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How Brands Should Market Jason Collins

Collins playing for the Washington Wizards

Photograph by Jonathan Daniel/Getty Images

Collins playing for the Washington Wizards

Yesterday, after Jason Collins became the first openly gay athlete in a major U.S. team sport with a first-person story in Sports Illustrated, consensus quickly formed that his disclosure represented a marketing opportunity.

“I’m sure his representatives are fielding a lot of calls, and will be fielding a lot of calls and e-mails in the next few weeks,” Jim Andrews, senior vice president in charge of content strategy at sponsorship consultant IEG, told Bloomberg News. There is little question that Collins, by daring to open himself to all manner of response, has raised his profile as a pitchman. But there are still plenty of questions for advertisers about how to address his sexual orientation.

“The cardinal rule for the advertiser is not to pander,” says Bob Witeck, founder of Witeck Communications and the author of Business Inside Out: Capturing Millions of Brand Loyal Gay Consumers. “I don’t think they have to point and preen about his sexual orientation.”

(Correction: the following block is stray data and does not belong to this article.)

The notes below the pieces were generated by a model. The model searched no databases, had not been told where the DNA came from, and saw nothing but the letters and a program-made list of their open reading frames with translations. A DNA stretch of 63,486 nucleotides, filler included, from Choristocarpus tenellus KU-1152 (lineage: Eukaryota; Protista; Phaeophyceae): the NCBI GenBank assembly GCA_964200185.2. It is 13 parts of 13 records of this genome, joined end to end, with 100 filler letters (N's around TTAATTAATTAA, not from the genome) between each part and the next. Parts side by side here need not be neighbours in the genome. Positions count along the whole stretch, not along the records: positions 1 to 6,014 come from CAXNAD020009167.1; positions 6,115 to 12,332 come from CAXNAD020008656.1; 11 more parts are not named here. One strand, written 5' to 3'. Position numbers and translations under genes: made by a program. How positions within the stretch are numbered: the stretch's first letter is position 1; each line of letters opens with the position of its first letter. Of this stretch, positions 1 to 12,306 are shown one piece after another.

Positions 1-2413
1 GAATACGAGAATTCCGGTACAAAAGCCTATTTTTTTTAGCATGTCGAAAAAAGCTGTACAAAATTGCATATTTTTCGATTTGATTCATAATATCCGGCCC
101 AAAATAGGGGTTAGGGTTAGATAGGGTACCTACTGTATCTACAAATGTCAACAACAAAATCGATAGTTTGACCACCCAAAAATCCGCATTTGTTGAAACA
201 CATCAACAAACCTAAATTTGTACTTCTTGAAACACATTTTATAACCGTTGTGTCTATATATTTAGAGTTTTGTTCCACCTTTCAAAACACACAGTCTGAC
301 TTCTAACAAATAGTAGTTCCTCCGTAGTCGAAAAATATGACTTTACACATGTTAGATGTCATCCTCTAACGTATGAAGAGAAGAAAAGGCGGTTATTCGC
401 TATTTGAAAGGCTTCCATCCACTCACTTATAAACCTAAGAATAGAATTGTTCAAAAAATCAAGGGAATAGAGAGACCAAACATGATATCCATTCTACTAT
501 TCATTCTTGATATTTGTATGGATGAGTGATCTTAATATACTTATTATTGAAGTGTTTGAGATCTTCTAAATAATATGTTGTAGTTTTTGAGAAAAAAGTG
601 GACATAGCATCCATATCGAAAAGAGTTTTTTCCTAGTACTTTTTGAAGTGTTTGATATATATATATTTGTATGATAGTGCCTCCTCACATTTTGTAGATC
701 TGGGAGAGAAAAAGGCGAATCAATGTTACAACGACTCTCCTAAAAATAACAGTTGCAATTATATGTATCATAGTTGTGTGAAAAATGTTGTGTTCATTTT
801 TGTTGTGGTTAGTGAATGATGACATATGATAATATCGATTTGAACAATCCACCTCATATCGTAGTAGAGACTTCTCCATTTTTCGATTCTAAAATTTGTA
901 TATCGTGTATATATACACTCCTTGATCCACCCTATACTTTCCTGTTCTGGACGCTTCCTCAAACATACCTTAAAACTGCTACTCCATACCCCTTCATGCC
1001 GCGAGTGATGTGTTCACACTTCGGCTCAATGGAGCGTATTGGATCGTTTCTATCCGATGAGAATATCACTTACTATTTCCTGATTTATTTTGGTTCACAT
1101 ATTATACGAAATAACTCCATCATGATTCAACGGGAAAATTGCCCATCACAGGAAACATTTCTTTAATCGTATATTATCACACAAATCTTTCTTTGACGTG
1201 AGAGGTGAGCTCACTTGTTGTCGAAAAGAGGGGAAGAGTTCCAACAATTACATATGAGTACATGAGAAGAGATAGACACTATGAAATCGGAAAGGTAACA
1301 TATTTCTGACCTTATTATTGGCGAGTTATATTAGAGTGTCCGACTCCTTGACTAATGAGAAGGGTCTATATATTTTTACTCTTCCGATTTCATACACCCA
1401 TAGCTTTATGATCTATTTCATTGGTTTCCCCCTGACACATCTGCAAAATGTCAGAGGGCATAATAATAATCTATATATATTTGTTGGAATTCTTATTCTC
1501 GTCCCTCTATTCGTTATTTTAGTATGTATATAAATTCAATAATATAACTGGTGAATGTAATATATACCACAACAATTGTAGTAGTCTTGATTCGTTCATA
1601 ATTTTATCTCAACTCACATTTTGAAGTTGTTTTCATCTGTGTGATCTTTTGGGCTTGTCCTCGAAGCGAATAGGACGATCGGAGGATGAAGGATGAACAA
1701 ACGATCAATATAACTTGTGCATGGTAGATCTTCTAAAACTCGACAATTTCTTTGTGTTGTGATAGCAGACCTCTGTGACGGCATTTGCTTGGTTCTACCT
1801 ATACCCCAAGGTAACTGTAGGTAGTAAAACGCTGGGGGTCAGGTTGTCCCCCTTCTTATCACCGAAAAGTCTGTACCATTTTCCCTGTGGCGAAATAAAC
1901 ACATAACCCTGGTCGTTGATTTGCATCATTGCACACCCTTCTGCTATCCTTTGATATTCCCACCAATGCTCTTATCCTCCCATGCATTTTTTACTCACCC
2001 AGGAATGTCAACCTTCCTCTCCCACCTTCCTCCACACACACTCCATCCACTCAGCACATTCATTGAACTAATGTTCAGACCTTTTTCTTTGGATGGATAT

The wisest course, Witeck says, is probably not to mention it at all. What makes Collins a potentially powerful spokesman is not that he is gay, but that he is first. The shine that companies will want to share comes from his status as a pioneer and somebody comfortable in his own skin. “There will be some really boneheaded ideas that come his way,” Witeck says. “People will think of lots of ways to tart up a role for him.”

Judging by his graceful Sports Illustrated piece, Collins will steer clear of those. Witeck expects Nike (NKE), already a Collins sponsor, to take the lead. (The sneaker brand has some experience with leaving the obvious unsaid.) “They might want to talk about authenticity.” says Witeck. “Or being yourself, or success in life is putting on the shoes that you own.”

Boudway is a reporter for Bloomberg Businessweek in New York.

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